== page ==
Halloween Candy: To Eat or To Restrict?

Halloween has come and gone and many kids now have bags full of candy, eager to devour the spoils they have obtained from a night of dressing up and politely asking strangers for treats.  The question that plagues most parents is how to handle the inevitable problem of having that much candy in the house with children who, let’s face it, probably aren’t very good at self-regulation.  Do we restrict it?  Do we allow them, on this special occasion to just go for it and eat as much as they want?

I have used both methods with different kids (and have had different success) and don’t believe that there is one “right” answer, but rather that one needs to look at the individual child.  Some kids will respond better to one method versus another and this may be influenced by other experiences they have had.  So here I’d like to talk about the options open to parents so they can decide what might be best for their individual child.

Open-Season on Candy

Here is where the parent simply allows the child to eat as much as he would like until the candy is gone.  The idea is that by giving children the chance to self-regulate, they will likely overindulge, but will be able to learn from the natural consequences of eating too much candy to help reduce the future occurrence of binging.  My husband and I have used this method quite successfully with our daughter who will now eat a few pieces of candy here and there, but is acutely aware of how gross she feels if she eats too much so we give her free reign (and in all fairness, she loses more than half her candy anyway because of her dairy allergy so we never have a lot to contend with anyway).  What’s important here is that when a child does over-indulge and feel sick, it’s up to us as parents to help the child make the connection between the action of over-indulgence and the subsequent feelings of sickness.  This method may not be good, however, for children who (a) can eat a lot of candy without feeling sick, (b) are too young to make these types of connections, and (c) is older and already has a binge-mentality towards treats because of over-restriction earlier.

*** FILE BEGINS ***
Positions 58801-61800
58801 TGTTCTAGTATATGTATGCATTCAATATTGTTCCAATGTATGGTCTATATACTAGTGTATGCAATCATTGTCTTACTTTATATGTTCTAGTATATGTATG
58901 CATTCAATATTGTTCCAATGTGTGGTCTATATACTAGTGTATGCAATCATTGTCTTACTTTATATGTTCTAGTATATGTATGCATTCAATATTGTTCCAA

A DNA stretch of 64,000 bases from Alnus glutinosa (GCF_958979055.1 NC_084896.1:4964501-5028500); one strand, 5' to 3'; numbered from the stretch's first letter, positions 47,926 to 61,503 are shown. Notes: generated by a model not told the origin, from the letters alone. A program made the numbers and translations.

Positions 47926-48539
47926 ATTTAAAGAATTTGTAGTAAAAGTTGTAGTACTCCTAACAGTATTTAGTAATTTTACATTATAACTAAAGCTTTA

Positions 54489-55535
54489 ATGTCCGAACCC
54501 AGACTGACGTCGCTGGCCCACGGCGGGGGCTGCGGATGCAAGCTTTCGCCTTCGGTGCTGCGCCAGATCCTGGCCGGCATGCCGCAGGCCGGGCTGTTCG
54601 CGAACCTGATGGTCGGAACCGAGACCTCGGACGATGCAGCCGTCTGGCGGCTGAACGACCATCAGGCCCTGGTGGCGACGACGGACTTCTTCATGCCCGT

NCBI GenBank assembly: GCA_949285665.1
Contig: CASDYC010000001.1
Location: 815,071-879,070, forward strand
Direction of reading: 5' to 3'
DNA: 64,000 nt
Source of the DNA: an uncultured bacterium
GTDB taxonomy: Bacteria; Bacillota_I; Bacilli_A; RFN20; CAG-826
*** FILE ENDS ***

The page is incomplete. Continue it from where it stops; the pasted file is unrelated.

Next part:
“The Switch Witch”

Not everyone uses the “switch witch” as the referent, but this refers to the practice of switching out candy for something else for the child, like a new toy.  This is particularly good for very young children who cannot eat the full amount of candy they receive or for kids who have allergies and thus cannot eat the bulk of what they get on Halloween.  It is also one way to help children learn what they value: do they want a new toy they’ve been eyeing or candy that will be gone?  (Often if they pick candy one year, once it’s gone they realize they might have been better off with the toy.)  For older children, this should be a choice they make instead of something imposed (as you can still moderate candy without the switch witch, see below) and something agreed to ahead of time with the child knowing what gift they are getting and how much candy they are giving up.  This option can be mixed with either open-season or teaching moderation if the child gets a lot of candy and you only want to limit some of it.  It also means mom and dad get candy to eat without having to go out and buy what’s left on sale!

Teaching Moderation

Our attempt to “teach moderation” with my stepson was rather unsuccessful and actually backfired given his temperament.  The idea here is that you allow X number of candies per day after Halloween coupled with discussions about why moderation is a good idea.  In our case, it led to a child who will hoard as soon as he is given the opportunity as he never felt satisfied with the few we would allow him to have and so kept going overboard and ignoring any negative effects of feeling sick.  That said, I know other children for whom this method is amazing and works great with the way they learn about moderation and consequences.  If you know your child will understand the consequences and can understand the effects of candy on the body, this is likely an ideal method of helping them learn moderation and the value of not eating everything at once.  As a bonus, you don’t deal with the stomach ache that comes with letting a child learn that naturally.

So… which method do you use and why?

By Tracy Cassels

November 02, 2015